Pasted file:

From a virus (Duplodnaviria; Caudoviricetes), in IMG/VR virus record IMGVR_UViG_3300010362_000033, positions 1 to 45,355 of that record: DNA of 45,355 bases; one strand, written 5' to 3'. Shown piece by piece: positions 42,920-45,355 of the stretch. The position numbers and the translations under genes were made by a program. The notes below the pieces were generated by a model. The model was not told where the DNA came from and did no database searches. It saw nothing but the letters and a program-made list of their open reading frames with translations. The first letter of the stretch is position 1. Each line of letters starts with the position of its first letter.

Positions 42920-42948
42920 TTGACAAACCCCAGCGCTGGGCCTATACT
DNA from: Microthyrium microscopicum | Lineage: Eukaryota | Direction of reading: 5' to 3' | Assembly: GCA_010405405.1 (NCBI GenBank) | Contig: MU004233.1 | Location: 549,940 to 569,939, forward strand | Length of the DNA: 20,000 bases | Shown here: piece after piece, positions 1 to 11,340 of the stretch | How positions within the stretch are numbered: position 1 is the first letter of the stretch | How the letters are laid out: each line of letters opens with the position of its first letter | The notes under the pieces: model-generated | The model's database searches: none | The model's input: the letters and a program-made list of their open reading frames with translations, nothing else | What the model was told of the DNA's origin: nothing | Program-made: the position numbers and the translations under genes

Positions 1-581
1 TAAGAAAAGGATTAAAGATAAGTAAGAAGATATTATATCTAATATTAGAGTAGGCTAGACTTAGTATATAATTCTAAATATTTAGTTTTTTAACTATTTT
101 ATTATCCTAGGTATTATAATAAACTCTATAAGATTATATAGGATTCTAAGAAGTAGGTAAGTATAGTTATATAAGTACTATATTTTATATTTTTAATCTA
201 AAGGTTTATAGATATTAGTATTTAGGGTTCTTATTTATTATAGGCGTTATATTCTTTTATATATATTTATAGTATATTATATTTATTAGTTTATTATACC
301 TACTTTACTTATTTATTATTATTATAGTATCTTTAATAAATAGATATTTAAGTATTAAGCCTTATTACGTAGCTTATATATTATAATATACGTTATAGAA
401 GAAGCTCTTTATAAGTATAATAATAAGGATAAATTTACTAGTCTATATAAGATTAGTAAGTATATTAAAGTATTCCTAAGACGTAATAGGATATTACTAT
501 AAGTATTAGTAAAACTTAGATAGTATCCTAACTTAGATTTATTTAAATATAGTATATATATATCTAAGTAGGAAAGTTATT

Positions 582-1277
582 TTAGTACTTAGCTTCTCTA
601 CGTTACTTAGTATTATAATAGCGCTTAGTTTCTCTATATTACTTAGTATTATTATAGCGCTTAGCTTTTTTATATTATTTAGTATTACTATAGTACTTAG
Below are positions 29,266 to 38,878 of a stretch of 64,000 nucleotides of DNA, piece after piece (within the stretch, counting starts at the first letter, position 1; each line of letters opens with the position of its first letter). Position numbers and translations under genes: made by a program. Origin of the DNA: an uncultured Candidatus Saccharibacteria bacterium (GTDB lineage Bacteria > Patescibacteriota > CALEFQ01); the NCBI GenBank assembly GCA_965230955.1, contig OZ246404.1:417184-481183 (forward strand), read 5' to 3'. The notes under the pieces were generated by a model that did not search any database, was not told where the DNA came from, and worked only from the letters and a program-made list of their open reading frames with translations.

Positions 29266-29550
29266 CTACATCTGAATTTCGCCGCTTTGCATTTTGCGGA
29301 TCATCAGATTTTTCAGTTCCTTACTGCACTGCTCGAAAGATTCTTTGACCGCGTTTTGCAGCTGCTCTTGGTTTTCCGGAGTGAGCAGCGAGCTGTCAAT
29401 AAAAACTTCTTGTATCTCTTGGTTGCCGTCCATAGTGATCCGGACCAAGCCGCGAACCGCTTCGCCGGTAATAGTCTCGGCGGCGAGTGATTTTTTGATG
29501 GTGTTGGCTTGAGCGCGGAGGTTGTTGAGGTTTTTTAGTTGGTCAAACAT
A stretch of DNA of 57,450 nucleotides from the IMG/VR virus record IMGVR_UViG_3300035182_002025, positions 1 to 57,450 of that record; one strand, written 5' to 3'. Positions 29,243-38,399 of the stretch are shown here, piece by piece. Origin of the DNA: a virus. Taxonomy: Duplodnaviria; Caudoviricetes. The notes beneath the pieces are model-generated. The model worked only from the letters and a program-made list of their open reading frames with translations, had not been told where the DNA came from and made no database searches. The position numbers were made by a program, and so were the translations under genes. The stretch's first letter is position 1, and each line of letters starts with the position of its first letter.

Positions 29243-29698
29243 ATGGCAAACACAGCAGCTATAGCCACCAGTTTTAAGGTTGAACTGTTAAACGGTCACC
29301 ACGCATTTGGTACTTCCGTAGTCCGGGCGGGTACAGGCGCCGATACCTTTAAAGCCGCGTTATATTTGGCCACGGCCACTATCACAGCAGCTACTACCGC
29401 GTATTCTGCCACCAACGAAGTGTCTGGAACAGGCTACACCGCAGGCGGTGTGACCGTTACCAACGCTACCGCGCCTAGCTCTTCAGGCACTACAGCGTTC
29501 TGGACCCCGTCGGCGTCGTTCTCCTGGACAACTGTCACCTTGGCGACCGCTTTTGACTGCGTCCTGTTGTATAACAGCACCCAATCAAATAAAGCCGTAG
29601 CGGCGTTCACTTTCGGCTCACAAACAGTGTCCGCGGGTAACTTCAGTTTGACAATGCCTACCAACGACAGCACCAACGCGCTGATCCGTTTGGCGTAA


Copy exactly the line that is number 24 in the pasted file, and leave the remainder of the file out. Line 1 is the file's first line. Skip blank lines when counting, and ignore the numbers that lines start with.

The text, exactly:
29301 ACGCATTTGGTACTTCCGTAGTCCGGGCGGGTACAGGCGCCGATACCTTTAAAGCCGCGTTATATTTGGCCACGGCCACTATCACAGCAGCTACTACCGC